Excerpt: I remember February 23, 1987 surprisingly well. It was my father's birthday, and he was taking me to preschool when his van died in the middle of rush hour traffic, forcing my mother to get me after he pushed the thing along for a while to the tune of some words I didn't recognize yet. Aside from being the date on which Shenmue II starts, this story has nothing to do with the game, but it nevertheless jogged a memory in me.
Excerpt: Yu Suzuki got it into his head while researching the Virtua Fighter series to try something radically new in the video game world. Originally intended for the Saturn, Shenmue spent long enough in development that it wound up on Dreamcast after expending $47 million of Sega's funds for the task.
Conclusion: The game has improved greatly on the shortcomings of the first Shenmue with players being able to save at any point. Players are also able to skip ahead to important events in the storyline rather than finding ways for Ryo to kill time until he has to meet someone. For those of you unable to endure the voice acting in the first Shenmue, you will be pleased to know that due to fan request, the developers decided to release the game with only Japanese speech and subtitles.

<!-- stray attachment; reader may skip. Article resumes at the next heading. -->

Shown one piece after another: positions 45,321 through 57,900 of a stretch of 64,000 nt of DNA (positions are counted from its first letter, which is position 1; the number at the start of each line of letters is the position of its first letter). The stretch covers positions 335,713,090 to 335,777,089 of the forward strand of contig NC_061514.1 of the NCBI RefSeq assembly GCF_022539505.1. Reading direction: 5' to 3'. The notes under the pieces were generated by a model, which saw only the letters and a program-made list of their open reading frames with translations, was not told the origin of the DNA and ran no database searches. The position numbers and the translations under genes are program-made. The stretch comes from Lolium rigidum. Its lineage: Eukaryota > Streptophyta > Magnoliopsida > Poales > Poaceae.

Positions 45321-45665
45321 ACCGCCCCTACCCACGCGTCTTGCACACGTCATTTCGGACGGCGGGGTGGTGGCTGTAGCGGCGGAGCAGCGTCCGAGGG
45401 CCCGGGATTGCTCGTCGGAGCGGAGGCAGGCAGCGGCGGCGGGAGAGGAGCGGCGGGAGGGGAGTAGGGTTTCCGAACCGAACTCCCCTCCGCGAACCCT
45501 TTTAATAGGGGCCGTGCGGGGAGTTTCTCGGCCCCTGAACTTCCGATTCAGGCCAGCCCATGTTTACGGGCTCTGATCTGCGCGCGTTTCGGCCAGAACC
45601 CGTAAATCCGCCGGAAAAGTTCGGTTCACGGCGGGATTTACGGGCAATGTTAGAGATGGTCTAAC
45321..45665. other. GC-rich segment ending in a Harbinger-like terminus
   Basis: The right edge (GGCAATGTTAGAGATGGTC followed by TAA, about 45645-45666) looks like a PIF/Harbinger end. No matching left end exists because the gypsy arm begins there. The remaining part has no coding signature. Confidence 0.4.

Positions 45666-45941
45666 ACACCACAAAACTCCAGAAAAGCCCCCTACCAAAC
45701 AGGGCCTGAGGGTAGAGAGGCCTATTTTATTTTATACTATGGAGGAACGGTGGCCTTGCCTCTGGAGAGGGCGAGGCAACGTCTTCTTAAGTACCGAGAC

Excerpt: I must emphasize the epic scope of this series. The original Shenmue contained only the introductory episode of this saga, in which our hero, Ryo Hazuki, traversed his hometown in search of the mysterious man who murdered his father. Shenmue II throws Ryo into Hong Kong, where chapters two through four unfold as Ryo continues his quest for revenge. Suzuki has promised 16 chapters total, so we've got quite a bit to look forward to....
Excerpt: I like to pretend I have classy taste when it comes to films, but I just can’t help myself sometimes. Cheesy action movies, especially the ones from the 80’s, will always hold a place in my heart. Playing Shenmue is a lot like living in an 80’s martial arts movie. It has cheesy “acting”, fights that happen for no apparent reason and a protagonist with no personality.
Excerpt: During the month of April 2000, I wrote a review for Resident Evil—Code: Veronica that challenged game developers. I proclaimed that today's near photo-realistic graphics made some gaming conventions of the past seem outright ludicrous. Game developers needed to either steer their designs toward being more stylized and abstract or embrace the responsibility of what it meant to fashion reality.
Excerpt: Just pick it up last day. A great adventure game that in the mold of the first one but with enhancements. If you want something really take your time and worth your money, this one is what i recommend to everyone !!